Thursday, June 23 2022

Supplier relationships with the public sector have come under increased scrutiny in recent years as tight supply chains, rising costs and higher sustainability demands have started to have an impact. The public sector understandably has stricter rules of engagement with its suppliers than other industries due to the critical nature of the work it undertakes, and the pandemic has only amplified this.

However, with the growing need to address broader planetary challenges, such as resource conservation and climate change, sustainable rules of engagement are creating new supplier dynamics.

Public sector ministries, whether health, defense or education, all have key sustainability goals to achieve. When companies provide a service, the key question they need to answer now is: how will what they provide contribute to achieving the sustainability and social goals of the sector? If they are unable to answer these questions, they will completely miss out on getting contracts and will likely lose the contracts they are already committed to.

For the IT industry in particular, there is one major objective that all vendors and partners should bear in mind when working with the public sector: Strategy for Greening ICT and Digital Services of Government 2020-2025. This strategic policy sets out how the government will work in partnership with industry and other sectors to deliver ICT and digital services to help achieve the United Nations Sustainable Development Goals, implement UK government 25-year environmental plan and help Meet the government’s net zero obligations and commitments.

The three rules of the ICT greening policy

We’ve seen the supplier landscape become more challenging lately, as new sustainability goals are added to the ongoing disruptions. Yet, as an industry undergoing digital transformation, there is a strong demand for reliable and high-performance IT in the public sector. As part of the government’s greening ICT policy, three business rules are set out that vendors are asked to follow to support the public sector and foster healthy relationships.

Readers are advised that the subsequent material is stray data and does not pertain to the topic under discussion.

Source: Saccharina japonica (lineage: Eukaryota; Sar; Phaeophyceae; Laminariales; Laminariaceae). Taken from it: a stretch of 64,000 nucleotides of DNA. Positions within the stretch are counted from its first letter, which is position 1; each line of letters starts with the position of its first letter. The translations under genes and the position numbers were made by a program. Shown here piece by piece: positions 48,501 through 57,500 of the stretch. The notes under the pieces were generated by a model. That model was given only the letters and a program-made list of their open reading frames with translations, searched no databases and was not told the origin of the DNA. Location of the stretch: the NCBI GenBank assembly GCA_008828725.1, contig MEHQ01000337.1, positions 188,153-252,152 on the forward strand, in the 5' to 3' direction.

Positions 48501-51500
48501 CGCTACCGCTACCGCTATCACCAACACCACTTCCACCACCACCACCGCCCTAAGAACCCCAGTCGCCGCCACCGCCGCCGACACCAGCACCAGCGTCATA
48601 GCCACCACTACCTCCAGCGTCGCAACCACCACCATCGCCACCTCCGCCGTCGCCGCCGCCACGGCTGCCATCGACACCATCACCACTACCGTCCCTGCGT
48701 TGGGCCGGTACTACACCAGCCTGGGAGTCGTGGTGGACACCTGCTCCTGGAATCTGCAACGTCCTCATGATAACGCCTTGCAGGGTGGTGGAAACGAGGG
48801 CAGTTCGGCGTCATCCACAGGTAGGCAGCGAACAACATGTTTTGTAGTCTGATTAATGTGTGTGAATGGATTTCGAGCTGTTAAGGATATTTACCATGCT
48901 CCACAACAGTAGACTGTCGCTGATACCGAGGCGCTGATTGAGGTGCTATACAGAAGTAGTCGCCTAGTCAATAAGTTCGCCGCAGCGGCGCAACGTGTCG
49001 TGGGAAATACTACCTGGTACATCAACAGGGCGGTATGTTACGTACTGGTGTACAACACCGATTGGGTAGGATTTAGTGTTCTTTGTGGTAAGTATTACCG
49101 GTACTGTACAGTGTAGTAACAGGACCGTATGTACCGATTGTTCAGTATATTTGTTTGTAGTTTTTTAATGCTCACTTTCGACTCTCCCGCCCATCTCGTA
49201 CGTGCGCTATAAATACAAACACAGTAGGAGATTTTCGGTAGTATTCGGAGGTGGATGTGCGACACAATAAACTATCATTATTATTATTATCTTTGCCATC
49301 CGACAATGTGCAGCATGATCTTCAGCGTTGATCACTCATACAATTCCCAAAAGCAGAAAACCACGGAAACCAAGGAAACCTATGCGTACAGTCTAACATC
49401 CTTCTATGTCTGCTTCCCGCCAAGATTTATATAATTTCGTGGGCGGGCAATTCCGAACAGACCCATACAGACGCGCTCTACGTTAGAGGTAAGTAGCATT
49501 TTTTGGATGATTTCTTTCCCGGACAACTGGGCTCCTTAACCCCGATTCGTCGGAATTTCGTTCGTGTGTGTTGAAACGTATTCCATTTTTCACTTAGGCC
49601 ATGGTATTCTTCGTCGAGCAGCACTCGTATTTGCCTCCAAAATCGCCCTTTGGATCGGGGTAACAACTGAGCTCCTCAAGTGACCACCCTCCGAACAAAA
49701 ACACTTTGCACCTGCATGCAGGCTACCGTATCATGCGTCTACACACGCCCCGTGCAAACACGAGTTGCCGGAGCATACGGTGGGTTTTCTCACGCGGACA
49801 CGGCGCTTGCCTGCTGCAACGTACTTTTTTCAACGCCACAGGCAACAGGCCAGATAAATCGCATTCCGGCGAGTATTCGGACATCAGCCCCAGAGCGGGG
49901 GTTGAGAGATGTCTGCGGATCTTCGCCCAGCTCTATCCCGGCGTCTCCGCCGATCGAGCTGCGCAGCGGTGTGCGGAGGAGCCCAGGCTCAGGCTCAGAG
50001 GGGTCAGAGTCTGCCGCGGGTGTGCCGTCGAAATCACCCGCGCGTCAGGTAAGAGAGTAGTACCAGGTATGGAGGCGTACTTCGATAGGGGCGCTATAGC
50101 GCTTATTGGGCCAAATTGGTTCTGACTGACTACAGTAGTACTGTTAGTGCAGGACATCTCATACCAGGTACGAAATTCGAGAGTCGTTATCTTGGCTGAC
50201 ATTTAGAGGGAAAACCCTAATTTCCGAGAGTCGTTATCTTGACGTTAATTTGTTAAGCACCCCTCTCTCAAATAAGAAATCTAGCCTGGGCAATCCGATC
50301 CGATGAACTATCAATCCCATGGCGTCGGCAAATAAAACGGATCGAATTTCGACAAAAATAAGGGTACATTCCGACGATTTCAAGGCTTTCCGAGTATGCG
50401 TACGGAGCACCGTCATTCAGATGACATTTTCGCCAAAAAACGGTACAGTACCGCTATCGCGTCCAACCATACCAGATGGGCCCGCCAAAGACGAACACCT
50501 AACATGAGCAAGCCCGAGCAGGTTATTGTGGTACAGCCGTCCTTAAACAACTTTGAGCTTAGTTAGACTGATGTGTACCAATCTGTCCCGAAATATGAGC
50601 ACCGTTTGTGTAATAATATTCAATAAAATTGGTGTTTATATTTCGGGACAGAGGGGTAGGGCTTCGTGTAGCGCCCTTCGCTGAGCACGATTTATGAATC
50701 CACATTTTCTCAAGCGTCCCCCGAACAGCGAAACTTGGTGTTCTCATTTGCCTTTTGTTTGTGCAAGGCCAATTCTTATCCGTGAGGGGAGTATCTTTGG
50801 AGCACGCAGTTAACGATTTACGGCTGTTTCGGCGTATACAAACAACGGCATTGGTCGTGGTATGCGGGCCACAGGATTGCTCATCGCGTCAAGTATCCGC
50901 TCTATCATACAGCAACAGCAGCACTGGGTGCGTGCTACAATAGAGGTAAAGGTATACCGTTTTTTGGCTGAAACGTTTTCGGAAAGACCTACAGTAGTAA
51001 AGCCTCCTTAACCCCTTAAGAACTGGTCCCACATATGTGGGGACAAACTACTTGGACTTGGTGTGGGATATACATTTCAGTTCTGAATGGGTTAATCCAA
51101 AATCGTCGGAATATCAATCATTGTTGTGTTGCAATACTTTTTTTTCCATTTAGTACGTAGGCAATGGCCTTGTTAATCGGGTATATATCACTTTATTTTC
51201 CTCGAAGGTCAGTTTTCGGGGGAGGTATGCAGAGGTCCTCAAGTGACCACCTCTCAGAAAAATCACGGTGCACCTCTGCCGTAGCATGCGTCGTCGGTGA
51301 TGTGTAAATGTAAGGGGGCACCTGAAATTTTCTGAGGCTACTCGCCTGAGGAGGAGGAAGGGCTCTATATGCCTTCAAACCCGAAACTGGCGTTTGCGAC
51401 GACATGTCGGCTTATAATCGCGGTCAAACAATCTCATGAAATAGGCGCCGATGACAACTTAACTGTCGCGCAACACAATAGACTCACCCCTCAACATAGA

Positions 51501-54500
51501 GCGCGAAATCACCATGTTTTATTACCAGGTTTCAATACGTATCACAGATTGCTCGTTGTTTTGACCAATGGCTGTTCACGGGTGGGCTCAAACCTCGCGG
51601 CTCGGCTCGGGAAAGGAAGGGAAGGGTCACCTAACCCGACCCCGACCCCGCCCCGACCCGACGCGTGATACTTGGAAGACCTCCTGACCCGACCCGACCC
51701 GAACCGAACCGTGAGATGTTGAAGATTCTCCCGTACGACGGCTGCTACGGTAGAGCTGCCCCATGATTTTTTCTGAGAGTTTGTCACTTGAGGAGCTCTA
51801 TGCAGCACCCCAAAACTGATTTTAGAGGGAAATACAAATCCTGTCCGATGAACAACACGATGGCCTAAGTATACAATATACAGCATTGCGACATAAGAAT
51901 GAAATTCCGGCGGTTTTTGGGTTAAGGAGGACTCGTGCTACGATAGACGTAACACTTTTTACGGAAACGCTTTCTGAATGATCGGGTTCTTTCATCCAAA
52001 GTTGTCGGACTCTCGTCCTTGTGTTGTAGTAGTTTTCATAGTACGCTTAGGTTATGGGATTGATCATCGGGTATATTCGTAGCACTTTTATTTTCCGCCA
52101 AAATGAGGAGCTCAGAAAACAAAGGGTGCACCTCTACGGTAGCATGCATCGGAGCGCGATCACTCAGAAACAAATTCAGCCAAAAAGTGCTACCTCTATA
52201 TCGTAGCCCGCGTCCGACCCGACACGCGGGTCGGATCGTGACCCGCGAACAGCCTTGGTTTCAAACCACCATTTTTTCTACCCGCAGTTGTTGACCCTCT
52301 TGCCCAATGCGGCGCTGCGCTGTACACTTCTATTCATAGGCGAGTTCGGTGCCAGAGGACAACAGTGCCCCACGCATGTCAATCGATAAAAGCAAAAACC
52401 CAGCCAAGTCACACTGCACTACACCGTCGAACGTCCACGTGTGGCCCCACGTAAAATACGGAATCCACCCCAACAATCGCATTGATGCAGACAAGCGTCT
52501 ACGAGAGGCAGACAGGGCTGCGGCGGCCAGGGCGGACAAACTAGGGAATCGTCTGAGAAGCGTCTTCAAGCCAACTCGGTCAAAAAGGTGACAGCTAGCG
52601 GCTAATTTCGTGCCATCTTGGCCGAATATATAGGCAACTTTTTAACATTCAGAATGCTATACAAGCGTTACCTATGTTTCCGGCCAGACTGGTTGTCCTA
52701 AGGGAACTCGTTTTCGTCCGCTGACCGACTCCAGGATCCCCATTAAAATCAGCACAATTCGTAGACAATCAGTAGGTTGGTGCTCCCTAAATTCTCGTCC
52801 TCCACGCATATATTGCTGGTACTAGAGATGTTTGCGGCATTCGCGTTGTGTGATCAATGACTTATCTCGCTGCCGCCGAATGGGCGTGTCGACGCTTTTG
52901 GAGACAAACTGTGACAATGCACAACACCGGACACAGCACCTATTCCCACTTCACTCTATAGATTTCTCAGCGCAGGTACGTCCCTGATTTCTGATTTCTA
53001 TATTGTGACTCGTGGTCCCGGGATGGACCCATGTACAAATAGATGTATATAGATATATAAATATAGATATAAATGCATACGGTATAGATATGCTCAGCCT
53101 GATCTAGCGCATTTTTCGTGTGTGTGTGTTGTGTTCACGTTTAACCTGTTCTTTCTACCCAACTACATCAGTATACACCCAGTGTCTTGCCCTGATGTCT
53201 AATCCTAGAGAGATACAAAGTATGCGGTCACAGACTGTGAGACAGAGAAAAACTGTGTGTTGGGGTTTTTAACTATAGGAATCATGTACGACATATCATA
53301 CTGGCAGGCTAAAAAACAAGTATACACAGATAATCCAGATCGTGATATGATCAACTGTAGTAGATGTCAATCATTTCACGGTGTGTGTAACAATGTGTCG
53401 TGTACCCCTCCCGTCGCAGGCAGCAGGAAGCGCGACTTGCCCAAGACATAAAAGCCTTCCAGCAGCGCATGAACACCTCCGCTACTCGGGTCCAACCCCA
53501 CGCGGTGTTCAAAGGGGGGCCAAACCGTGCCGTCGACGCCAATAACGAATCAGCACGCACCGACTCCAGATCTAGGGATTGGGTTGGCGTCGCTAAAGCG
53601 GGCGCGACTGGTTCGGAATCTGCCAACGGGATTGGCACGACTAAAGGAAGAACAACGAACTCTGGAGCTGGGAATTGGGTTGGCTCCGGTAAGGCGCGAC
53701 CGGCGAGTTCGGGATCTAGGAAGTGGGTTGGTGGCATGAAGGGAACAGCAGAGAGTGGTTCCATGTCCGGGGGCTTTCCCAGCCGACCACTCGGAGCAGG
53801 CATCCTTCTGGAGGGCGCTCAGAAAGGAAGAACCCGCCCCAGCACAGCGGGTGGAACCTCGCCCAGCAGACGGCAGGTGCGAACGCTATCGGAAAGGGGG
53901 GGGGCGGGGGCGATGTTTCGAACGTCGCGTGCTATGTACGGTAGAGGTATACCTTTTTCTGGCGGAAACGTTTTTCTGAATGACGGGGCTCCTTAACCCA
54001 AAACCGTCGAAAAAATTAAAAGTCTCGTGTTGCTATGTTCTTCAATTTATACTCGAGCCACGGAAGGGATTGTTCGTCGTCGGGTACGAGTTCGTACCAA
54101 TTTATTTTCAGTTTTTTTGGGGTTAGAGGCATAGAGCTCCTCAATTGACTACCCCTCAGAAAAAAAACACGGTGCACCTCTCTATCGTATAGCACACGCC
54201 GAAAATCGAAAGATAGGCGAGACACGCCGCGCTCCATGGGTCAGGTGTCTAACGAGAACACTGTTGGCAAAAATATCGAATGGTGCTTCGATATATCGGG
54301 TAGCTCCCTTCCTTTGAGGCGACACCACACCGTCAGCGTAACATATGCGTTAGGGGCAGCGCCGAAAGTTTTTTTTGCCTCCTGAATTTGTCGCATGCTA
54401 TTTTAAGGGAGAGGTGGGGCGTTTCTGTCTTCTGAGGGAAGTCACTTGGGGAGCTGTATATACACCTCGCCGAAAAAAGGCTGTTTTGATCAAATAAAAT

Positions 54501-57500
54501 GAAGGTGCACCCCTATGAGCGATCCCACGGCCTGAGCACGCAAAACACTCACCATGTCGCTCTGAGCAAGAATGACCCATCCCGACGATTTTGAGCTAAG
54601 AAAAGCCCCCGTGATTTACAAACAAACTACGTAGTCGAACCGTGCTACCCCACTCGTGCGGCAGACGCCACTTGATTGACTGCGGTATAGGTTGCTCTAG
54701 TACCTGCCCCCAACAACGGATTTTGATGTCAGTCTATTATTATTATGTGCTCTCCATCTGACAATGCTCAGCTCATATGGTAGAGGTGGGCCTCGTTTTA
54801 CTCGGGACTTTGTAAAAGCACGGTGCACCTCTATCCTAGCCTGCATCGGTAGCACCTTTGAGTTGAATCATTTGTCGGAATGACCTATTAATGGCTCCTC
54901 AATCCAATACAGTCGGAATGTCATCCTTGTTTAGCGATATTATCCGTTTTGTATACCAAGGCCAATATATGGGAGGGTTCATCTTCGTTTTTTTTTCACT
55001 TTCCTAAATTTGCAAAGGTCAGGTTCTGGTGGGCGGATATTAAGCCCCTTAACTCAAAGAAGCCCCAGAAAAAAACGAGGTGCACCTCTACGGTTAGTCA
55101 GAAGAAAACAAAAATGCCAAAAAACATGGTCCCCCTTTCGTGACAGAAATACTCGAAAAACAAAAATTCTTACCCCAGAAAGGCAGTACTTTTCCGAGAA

Sustainability is no longer an advantage, it is now an imperative for working with the public sector. Grounding every interaction in these rules will help organizations achieve their sustainability goals and ultimately ensure suppliers have a better chance of winning and keeping business.

Rule 1: become net zero in carbon

The public sector is in the spotlight when it comes to achieving net zero goals. With the government setting targets for other companies to follow, it is essential to ensure that it raises its own standards. The government’s current message about reaching net zero is a 2050 target, but continued monitoring of progress will likely mean increasing focus over the years. By eliminating Scope 3 emissions wherever possible through its supply chain, the public sector can make huge strides towards carbon neutral processes on the path to net zero.

Suppliers can help the public sector achieve net zero by decarbonizing their own processes, and using innovative procedures such as remanufactured hardware is a key way for the IT channel to achieve this. By adopting carbon-neutral processes, suppliers can help the public sector reduce Scope 3 emissions by cleaning up their supply chain, as well as contributing their knowledge and expertise on their specific sector. Using computer hardware that minimizes its impact on the planet is a good first step, with remanufactured technology now a leading alternative to brand new.

Rule 2: Create a circular economy